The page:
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Seasons End - Intro

Introduction: Seasons End was the fifth Marillion studio album and features the debut of former Europeans/ How We Live man Steve Hogarth on vocals. With many fans viewing Fish as irreplaceable, Hogarth had a difficult job ahead of him. So, how does Hogarth compare?

The King of Sunset Town

Introduction: Steve Hogarth wrote on "The King of Sunset Town had already taken shape within a couple of hours of our first meeting (Jan 24 '89) in Pete T's garage in Aylesbury. In Brighton we just spent time arranging it. I rewrote the lyrics later in the year after the Tiananmen Square murders on the 4th of June. What started out as a mythical idea was overtaken by events and Deng Xiaoping became main contender for King... He even rhymes..."


Introduction: From the liner notes of Six Of One Steve Hogarth said: "It was February '89. I had been with the band for about three weeks. We were at the Music Farm, near Brighton, Sussex. I had this red plastic bucket full of cassettes and tambourines. In the evenings, we would listen to any half-formed musical ideas we had written during the days. If we were stuck for inspiration, Mark would ask me if there was anything in the bucket... I'd written this song about a year before, in early '88, but never got beyond chorus 2 until the band got hold of it...

"The song originated as a How We Live song.

The Uninvited Guest

Introduction: From Steve Hogarth's liner notes of Six Of One: "This song was written within a couple of hours of receiving the lyrics from John Helmer. We loved the lyric as soon as we set eyes on it - I was reminded of John Cooper-Clarke by the style and the rhythm... (we considered asking J.C.C. to narrate the lyrics on the 12 inch in his own inimitable Manchester drawl, but in the end, we didn't have time to do it.) We already had a musical idea written which suited the lyric perfectly... I added 'You can fly to the other side of the world... talk about old times' (We needed more words). So what's a fifteen stone first footer..? I'm not telling you. But you could ask a Scotsman."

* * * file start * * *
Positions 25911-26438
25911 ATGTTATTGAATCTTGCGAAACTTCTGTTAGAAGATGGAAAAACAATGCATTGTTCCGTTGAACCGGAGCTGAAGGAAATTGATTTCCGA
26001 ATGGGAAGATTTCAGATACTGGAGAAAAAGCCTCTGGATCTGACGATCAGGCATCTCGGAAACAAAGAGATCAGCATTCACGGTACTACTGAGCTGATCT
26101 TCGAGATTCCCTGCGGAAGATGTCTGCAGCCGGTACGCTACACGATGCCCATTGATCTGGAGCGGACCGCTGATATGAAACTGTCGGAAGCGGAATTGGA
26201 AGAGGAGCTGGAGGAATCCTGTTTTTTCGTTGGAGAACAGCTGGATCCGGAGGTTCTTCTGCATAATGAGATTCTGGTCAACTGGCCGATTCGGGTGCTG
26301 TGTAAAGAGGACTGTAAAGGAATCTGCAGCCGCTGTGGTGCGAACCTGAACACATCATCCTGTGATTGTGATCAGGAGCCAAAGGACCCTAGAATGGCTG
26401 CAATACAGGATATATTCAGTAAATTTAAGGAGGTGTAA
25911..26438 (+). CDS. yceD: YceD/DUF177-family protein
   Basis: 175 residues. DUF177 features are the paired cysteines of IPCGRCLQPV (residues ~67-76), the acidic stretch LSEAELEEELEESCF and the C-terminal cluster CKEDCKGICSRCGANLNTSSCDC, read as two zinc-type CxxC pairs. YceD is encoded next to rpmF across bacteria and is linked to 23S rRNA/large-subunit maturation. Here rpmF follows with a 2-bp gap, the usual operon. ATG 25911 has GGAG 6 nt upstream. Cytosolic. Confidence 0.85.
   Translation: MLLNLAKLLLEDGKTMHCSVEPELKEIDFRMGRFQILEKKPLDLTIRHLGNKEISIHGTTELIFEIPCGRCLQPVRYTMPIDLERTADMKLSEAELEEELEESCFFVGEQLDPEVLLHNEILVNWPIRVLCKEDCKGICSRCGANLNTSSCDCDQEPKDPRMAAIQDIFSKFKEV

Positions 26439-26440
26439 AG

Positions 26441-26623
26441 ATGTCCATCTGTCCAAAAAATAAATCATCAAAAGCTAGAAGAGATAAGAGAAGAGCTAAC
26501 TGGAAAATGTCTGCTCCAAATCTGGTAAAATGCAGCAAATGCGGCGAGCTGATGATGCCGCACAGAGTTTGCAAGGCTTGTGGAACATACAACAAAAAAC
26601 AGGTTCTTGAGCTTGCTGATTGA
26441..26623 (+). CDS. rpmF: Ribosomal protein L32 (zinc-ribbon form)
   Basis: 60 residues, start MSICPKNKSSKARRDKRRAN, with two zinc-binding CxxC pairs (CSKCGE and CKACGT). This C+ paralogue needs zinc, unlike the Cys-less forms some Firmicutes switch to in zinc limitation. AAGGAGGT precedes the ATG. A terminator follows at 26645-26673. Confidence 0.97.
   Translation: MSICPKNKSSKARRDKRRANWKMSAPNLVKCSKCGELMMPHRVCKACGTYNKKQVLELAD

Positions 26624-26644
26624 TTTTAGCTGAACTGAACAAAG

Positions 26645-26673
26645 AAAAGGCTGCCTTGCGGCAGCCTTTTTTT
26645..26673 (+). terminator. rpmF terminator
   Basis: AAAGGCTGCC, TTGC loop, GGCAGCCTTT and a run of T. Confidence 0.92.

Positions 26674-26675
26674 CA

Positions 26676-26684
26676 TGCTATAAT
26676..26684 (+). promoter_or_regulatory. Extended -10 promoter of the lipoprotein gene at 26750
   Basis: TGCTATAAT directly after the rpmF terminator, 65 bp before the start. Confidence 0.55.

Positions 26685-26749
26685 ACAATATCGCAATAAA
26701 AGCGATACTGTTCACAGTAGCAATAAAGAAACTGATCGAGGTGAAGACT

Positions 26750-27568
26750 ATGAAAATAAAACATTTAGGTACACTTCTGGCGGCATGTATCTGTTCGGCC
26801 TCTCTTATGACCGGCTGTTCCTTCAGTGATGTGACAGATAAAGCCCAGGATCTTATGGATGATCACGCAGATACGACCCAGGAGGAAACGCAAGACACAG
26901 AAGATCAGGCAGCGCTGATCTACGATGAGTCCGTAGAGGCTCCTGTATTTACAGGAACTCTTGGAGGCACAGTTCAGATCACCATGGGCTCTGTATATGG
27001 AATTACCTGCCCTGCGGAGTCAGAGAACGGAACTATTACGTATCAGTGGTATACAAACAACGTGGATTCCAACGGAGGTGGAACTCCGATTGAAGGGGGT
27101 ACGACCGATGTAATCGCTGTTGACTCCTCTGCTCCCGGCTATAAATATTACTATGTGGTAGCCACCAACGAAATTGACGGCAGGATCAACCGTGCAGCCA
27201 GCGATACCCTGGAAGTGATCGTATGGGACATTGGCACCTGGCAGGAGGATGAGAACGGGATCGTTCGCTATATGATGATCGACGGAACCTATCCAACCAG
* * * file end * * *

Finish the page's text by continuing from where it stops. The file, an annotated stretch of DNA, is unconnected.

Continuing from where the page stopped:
Seasons End

Introduction: Steve Hogarth wrote on "Words by John [Helmer]. A nostalgic lament about cold English winters and their loss to global warming. Once you've got your own children you start to think about what kind of a world we're leaving them with... and which of your dearest memories might be impossibilities in the future."

Holloway Girl

Introduction: Steve Hogarth wrote: "Years ago when I was part of The Europeans we sometimes rehearsed around the corner from Holloway Women's Prison. I think prisons are fascinating places, like all alternative societies, and I used to stare up at the walls and watch the gate police. Years later I saw a documentary on TV. A camera crew had been allowed to film inside. A lot of tough girls for sure, but among them, there were women who should have been in mental hospitals - not prison. Victims of an 'underfunded' society which would lock up the desperate rather than tend to their troubled minds."

In which I become the Missing Link between the Female Kidnapper of a Mormon Missionary and Marillion.

Note: This piece was originally posted to my Facebook page, which is why it refers to this website as though you're not currently reading it. I've not changed this from the original post, so it's not in the same style as the rest of the Explanations.

OK, this is weird. It's sort of funny, but it's sort of not. It's definitely weird.